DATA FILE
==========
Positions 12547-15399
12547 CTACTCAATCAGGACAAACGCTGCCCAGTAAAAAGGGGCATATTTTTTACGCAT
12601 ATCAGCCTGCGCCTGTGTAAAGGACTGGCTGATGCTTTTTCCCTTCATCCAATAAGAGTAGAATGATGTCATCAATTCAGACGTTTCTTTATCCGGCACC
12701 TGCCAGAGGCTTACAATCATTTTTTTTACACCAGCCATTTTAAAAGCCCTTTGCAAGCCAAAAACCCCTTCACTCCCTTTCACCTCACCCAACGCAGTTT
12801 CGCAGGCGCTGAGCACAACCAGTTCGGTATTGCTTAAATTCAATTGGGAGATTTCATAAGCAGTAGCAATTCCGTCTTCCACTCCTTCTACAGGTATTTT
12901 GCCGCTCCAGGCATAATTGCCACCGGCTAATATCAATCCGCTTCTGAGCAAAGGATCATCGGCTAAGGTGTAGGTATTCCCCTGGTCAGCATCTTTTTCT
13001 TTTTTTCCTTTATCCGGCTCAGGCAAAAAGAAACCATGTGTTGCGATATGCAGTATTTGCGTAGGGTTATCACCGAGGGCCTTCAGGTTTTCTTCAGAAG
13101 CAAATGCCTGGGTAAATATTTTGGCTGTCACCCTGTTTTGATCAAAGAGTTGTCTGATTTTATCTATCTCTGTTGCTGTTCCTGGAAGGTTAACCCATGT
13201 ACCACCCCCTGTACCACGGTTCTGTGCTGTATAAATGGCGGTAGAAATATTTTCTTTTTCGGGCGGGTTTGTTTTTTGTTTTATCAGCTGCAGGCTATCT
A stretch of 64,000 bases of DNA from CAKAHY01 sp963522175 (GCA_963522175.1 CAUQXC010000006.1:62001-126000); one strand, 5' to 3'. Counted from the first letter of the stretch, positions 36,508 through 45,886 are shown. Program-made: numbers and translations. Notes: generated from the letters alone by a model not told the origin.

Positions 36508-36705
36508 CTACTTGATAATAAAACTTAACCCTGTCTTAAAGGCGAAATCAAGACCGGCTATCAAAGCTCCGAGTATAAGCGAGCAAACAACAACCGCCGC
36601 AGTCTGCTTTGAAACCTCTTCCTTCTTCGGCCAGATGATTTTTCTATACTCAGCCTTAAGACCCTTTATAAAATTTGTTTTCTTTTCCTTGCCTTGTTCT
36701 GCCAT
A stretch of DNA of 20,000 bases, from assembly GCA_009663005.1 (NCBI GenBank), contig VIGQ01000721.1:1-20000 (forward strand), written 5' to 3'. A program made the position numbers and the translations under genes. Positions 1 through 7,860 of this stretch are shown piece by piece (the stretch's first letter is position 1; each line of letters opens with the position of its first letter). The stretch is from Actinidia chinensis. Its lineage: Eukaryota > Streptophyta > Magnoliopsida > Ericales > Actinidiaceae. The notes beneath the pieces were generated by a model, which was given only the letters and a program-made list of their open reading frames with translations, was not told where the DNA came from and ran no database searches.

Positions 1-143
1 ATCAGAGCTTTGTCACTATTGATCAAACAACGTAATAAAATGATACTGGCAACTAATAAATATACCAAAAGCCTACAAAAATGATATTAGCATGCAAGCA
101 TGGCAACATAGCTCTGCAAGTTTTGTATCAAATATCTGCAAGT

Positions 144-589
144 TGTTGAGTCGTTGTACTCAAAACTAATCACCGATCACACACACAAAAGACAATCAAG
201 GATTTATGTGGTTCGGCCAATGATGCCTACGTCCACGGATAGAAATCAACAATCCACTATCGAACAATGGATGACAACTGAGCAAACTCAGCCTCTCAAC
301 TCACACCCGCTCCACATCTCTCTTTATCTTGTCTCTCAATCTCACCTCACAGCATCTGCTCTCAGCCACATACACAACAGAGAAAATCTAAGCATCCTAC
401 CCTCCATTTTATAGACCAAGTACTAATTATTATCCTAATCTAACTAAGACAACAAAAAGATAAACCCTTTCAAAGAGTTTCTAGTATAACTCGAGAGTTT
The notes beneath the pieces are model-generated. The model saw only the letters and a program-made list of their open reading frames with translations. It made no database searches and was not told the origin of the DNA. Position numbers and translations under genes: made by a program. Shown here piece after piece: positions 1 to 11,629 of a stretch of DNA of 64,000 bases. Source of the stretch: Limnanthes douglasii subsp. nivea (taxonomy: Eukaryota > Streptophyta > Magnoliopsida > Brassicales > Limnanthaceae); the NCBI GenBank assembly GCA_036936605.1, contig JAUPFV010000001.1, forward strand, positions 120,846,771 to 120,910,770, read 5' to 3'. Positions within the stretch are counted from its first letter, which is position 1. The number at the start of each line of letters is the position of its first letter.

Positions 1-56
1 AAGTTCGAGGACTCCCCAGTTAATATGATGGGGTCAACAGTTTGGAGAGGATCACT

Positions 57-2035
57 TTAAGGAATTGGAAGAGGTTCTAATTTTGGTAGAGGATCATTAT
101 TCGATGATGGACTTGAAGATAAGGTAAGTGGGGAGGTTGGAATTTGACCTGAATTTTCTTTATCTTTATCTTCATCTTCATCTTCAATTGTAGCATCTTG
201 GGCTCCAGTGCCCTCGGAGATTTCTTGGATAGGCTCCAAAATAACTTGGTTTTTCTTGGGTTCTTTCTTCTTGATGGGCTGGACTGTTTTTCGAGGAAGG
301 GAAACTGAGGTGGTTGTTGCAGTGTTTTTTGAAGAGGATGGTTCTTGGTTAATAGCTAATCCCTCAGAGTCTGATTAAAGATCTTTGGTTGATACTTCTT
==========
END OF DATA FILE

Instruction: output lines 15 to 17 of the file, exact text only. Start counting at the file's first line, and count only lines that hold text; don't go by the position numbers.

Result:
A stretch of DNA of 20,000 bases, from assembly GCA_009663005.1 (NCBI GenBank), contig VIGQ01000721.1:1-20000 (forward strand), written 5' to 3'. A program made the position numbers and the translations under genes. Positions 1 through 7,860 of this stretch are shown piece by piece (the stretch's first letter is position 1; each line of letters opens with the position of its first letter). The stretch is from Actinidia chinensis. Its lineage: Eukaryota > Streptophyta > Magnoliopsida > Ericales > Actinidiaceae. The notes beneath the pieces were generated by a model, which was given only the letters and a program-made list of their open reading frames with translations, was not told where the DNA came from and ran no database searches.

Positions 1-143
1 ATCAGAGCTTTGTCACTATTGATCAAACAACGTAATAAAATGATACTGGCAACTAATAAATATACCAAAAGCCTACAAAAATGATATTAGCATGCAAGCA